Assessing organizational threats and risks from labor and social unrest around the globe.
In recent years, the world has witnessed a surge in social unrest, as people take to the streets to voice their grievances and demand change against economic inequality, racial injustice and environmental concerns.
Beyond the immediate social and political implications, there is growing evidence to suggest that this surge in social unrest poses a significant risk to the global economy’s recovery, potentially leaving a lasting impact on economic performance.
A study conducted by Economist Intelligence Unit, the research and analysis division of the Economist Group, found that businesses in countries with higher levels of social unrest experienced an increase in operational costs due to higher security measures and insurance premiums. These additional expenses not only strain company budgets but can also deter investment and job creation, further impeding economic recovery.
While social unrest can serve as a catalyst for change and address systemic issues, its impact on the global economy’s recovery cannot be overlooked. As governments and policymakers grapple with finding sustainable solutions to address social grievances, it is imperative to strike a balance between fostering inclusive growth and maintaining economic stability.
Experts warn that the effects of social unrest on the global economy are not limited to specific regions but can have spill-over effects. A report from the World Economic Forum emphasizes the need for coordinated efforts among governments, businesses, and civil society to address the underlying causes of social unrest and mitigate its economic consequences.
Understanding the Interconnected Risks
Like a massive web reaching all corners of the globe, the one-two punch of labor and social unrest has the capacity to arrest forward momentum across multiple sectors and industries. To gauge the risks posed by global unrest, it is critical to understand the drivers and associated risks behind each disruption.
The Ukraine-Russia conflict, for instance, cast a shadow of uncertainty, with concerns shifting to other potential conflict zones such as North Korea, the Taiwan Strait, and border disputes between India and China. The looming threat of military conflicts further fuels caution and apprehension, impacting global trade and investment.
In Political Conflict and Investor Sentiment Around the World: Russia-Ukraine One Year On, published by the Australian Institute of International Affairs in March 2023, authors Dr. Eliza Wu and Dr. Angel Zhong say that understanding investor sentiment since the outbreak of the Russia-Ukraine war is crucial to comprehending the fluctuations in financial markets.
“The Russia-Ukraine conflict brought an immediate end to the era of ultra-low interest rates and triggered steep hikes in energy prices,” write the authors, who note, “governments and central banks have been compelled to pivot urgently towards fiscal and monetary policies that focus on tax adjustments and interest rate hikes that combat inflation.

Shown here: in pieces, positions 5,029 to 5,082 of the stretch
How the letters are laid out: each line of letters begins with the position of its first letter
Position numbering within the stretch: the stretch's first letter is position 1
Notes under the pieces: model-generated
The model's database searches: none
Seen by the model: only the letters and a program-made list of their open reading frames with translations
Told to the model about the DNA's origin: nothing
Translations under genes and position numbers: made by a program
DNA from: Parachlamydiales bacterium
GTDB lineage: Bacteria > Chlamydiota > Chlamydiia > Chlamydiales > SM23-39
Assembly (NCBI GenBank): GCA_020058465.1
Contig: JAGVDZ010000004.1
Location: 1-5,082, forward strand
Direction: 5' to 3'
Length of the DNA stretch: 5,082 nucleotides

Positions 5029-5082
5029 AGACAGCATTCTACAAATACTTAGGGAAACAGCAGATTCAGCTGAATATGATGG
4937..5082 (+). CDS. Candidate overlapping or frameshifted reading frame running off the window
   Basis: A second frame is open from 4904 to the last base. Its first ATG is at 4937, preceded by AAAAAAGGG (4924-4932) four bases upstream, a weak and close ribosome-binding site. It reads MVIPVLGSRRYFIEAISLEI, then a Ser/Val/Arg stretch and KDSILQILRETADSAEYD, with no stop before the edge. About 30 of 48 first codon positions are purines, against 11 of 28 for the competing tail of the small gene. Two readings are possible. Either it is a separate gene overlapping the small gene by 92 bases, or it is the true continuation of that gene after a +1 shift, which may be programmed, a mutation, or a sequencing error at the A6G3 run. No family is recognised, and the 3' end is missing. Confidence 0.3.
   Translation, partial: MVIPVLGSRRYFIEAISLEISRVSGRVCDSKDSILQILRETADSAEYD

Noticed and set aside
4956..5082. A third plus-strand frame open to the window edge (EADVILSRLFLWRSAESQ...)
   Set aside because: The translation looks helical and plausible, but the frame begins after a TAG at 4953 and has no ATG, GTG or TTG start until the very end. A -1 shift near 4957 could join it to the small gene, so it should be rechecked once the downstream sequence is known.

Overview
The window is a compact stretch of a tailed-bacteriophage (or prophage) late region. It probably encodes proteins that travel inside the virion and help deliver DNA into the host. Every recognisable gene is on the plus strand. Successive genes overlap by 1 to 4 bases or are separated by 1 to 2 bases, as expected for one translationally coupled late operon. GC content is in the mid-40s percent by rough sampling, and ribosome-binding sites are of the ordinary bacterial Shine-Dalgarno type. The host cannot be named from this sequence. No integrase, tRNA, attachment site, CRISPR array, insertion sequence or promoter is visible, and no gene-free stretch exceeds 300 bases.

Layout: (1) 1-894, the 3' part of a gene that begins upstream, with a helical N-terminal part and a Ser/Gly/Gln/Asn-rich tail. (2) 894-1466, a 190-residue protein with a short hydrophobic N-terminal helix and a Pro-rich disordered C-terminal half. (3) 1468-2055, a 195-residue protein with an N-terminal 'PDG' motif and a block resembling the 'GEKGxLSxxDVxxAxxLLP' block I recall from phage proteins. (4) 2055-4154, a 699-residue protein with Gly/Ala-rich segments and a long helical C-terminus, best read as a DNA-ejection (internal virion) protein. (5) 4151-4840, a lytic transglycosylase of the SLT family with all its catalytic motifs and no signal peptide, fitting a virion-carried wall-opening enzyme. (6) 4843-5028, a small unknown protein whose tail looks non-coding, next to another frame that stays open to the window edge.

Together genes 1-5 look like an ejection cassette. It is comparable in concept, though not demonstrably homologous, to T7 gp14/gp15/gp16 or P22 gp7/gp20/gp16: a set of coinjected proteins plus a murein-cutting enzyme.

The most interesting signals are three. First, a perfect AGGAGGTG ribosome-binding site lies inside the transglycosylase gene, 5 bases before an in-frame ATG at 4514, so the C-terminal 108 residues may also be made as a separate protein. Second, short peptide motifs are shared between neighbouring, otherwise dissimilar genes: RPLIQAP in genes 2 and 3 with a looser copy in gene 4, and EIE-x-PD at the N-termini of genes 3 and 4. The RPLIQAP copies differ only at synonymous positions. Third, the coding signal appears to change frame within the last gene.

Although bearish investor sentiment is palpable across the world’s equity markets—particularly in developing nations and the U.S.—the conflict has the ability to impact the wallets of consumers on the other side of the globe.
According to Bloomberg, “Workers are feeling the impact of higher fuel and food prices in the wake of Russia’s invasion of Ukraine while wages remained stagnant. That’s emboldening employees to demand more from their bosses.”
Which brings us to a notable trend in the Western world, particularly in the U.S.: soaring worker apathy.
“Employee engagement had been growing for a decade,” said Jim Harter, chief scientist for Gallup’s workplace management practice. “It’s now lower (32% in 2022) than it has been since 2013, including during the height of the pandemic and the racial unrest following the murder of George Floyd by the police.”
According to Bloomberg’s supply chain expert Brendan Murray, the catalyst driving engagement and worker productivity over a proverbial cliff can be traced back to attitudes of those who have reached a breaking point after three years of operating in a heightened emotional state.
“From the railways of North America to truckers in Peru, workers toiled through the pandemic to keep goods moving around, shielding supply chains from an even steeper collapse,” writes Murray. “Now they’ve had enough of watching livelihoods get eroded by soaring inflation while employers rake in profits. Their newfound militancy has gotten central bankers worrying about a 1970s-style wage-price spiral.”
In a March 2023 piece entitled, “Women’s Return to the Workforce Piles Momentum on a Hot Economy,” the Wall Street Journal proclaimed that American women could be the savior the labor market desperately needed. According to the assessment, women returning to the workforce would propel the economy in the face of high inflation and rising interest rates.
However, further in the piece, The Journal undermines its own argument, citing that “Childcare remains out of reach for many families due to the high cost and a dearth of open spots in some places. In early February , nearly five million women weren’t working because they were caring for children who weren’t in daycare or school, according to the Census Bureau.”